A ‘bad bank’ is a bank that buys the bad loans of other lenders and financial institutions to help clear their balance sheets. The bad bank then resolves these bad assets over a period of time. When the banks are freed of the NPA burden, they can take a more positive look at the new loans. Ideally, such a bank should be owned by the banks which have the most of NPAs.
A paper co-authored by Raghuram Rajan and former RBI deputy governor Viral Acharya, noted that the government obtains enormous power from directing bank lending. This power is sometimes exercised for larger pblic interests such as promoting financial inclusion or infrastructure finance.
“Re-privatisation of select PSBs can then be undertaken as part of a carefully calibrated strategy, bringing in private investors who have both financial expertise as well as technological expertise; corporate houses must be kept from acquiring significant stakes, given their natural conflicts of interest,” the paper said.
- The bad bank is not involved in lending and taking deposits.
- Bad banks are supposed to help commercial banks clean up their balance sheets and resolve bad loans.
- The takeover of bad loans is normally below the book value of the loan and the bad bank tries to recover as much as possible subsequently.
- Bad banks can also include unwanted assets that are no longer core to a firm’s strategy.
Need For a Bad Bank in India
The RBI noted in its recent Financial Stability Report that the gross NPAs of the banking sector are expected to shoot up to 13.5% of advances by September 2021, from 7.5% in September 2020, under the baseline scenario, as “a multi-speed recovery is struggling to gain traction” amidst the pandemic. The report warned that if the macroeconomic environment worsens into a severe stress scenario, the ratio may escalate to 14.8%.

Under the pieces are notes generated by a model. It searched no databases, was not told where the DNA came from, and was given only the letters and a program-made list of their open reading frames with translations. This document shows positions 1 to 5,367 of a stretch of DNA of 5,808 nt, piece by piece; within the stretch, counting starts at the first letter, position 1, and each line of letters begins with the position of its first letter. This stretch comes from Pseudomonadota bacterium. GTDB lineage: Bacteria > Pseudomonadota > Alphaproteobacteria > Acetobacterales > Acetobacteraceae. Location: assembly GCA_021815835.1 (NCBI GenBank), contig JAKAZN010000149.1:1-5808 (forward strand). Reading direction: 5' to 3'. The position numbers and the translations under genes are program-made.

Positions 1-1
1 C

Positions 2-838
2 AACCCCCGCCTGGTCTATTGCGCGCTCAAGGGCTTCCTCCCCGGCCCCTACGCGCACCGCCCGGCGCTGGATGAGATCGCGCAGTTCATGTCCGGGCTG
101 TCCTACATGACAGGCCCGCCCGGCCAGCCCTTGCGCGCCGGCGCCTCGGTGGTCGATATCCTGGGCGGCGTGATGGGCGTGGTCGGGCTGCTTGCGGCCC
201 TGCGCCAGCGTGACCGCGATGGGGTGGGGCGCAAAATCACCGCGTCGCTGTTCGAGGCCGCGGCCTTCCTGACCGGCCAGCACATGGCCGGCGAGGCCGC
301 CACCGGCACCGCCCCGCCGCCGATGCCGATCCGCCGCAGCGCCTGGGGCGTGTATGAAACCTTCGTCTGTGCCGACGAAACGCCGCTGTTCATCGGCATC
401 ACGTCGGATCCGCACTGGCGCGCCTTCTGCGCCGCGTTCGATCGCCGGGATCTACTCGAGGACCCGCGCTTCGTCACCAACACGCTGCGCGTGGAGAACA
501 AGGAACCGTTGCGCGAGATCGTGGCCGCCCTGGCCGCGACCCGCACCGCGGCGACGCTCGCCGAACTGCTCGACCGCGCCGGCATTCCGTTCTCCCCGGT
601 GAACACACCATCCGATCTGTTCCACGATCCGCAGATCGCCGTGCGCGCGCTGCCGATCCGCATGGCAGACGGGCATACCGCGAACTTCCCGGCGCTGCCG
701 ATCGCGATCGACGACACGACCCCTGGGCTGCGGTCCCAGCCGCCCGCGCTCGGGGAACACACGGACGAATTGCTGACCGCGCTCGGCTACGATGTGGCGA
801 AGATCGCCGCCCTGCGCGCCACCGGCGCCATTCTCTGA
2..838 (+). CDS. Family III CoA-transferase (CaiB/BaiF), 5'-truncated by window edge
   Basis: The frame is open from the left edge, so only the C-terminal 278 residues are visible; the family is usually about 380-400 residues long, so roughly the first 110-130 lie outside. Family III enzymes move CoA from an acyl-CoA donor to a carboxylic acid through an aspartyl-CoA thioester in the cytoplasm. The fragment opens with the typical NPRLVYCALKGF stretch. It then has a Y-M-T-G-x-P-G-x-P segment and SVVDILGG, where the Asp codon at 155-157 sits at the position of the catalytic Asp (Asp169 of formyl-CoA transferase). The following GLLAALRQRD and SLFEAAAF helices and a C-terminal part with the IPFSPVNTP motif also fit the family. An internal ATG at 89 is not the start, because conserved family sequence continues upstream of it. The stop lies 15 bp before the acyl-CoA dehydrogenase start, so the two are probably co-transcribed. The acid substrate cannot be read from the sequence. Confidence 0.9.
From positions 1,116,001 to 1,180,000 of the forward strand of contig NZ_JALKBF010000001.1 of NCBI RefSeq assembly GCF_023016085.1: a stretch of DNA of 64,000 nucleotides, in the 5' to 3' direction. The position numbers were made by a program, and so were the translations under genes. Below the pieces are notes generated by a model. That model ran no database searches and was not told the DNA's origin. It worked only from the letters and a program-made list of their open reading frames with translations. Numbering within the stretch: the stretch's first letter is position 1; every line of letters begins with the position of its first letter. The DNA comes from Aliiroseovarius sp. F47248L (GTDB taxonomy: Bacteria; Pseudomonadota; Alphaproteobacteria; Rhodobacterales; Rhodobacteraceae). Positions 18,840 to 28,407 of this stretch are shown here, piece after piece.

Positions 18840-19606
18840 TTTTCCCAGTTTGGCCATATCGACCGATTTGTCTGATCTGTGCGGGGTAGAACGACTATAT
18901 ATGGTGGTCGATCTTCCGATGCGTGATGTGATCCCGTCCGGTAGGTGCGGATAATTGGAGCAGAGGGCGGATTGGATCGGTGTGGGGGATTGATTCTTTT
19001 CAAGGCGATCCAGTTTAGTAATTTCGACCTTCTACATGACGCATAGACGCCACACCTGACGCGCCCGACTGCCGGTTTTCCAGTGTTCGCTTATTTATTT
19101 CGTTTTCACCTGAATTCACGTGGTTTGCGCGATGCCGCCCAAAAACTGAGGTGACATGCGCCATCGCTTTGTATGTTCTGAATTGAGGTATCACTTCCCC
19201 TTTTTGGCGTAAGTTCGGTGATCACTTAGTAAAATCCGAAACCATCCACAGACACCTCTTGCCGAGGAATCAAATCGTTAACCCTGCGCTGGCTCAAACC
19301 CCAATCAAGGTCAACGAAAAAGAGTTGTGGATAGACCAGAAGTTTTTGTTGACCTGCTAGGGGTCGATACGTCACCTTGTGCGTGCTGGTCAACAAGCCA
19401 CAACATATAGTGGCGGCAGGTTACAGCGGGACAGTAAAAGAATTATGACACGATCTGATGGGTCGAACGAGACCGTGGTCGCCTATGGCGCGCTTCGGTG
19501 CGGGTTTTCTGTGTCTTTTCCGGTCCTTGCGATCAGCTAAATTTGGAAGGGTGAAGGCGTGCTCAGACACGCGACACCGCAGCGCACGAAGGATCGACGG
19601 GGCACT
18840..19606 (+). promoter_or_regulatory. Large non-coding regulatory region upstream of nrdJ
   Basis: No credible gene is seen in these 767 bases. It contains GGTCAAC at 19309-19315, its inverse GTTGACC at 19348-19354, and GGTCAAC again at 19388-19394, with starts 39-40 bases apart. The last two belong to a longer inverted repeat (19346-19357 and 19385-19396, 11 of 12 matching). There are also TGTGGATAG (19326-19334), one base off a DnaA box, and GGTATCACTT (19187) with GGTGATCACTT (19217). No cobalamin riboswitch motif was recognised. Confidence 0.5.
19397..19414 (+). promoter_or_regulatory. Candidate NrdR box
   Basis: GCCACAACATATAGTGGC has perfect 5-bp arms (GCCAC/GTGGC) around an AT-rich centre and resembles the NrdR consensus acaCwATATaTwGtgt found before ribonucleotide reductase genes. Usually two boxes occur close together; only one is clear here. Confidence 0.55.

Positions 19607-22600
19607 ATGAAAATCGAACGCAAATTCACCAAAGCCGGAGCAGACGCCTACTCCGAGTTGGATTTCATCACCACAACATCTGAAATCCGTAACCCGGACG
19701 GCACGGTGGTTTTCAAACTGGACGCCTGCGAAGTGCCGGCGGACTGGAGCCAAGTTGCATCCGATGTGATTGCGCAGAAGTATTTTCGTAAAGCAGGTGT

Proposal of Bad Bank In The Budget
The Union Budget 2021-22 proposed the creation of a bad bank under an Asset Reconstruction Company (ARC)-Asset Management Company (AMC) structure, wherein the ARC will aggregate the debt, while the AMC will act as a resolution manager.
The proposed structure envisages setting up of a National Asset Reconstruction Company (NARC) to acquire stressed assets in an aggregated manner from lenders, which will be resolved by the National Asset Management Company (NAMC).
Main Objective Of The Bad Bank
The main objectives of creation of the bad bank are
- to clean the balance sheets of banks in India,
- to enable the banks to reach the required level of capital adequacy by mobilising fresh capital from the market, and
- to focus on credit growth to boost investment and ultimately economic growth.
Arguments In Favour Of Bad Bank
- In May 2020, the Indian Banks Association (IBA) had suggested to the finance ministry and RBI to set up a bad bank.
- The Confederation of Indian Industry (CII) requested government to set up “multiple bad banks” to address the NPAs of public sector banks (PSBs).
- It is argued that bad banks will act as alternative investment funds (AIFs) to buy bad loans.
- Bad bank helps expedite the pace of debt restructuring by reducing the number of lenders who must agree to a proposed deal.
- Placing non-core assets in a separate division can help make restructuring more efficient and transparent.
Arguments Against Bad Bank
Not all experts support bad banks. Chief economic adviser (CEA) KV Subramanian does not support the idea of bad bank. According to him, “setting up of a bad bank may not be a potent idea as there are already many asset reconstruction companies (ARCs) in operation and banks have failed to sell bad loans to them. Also, when a bank sells bad loans it has to sell it at a discount and hence take a haircut”.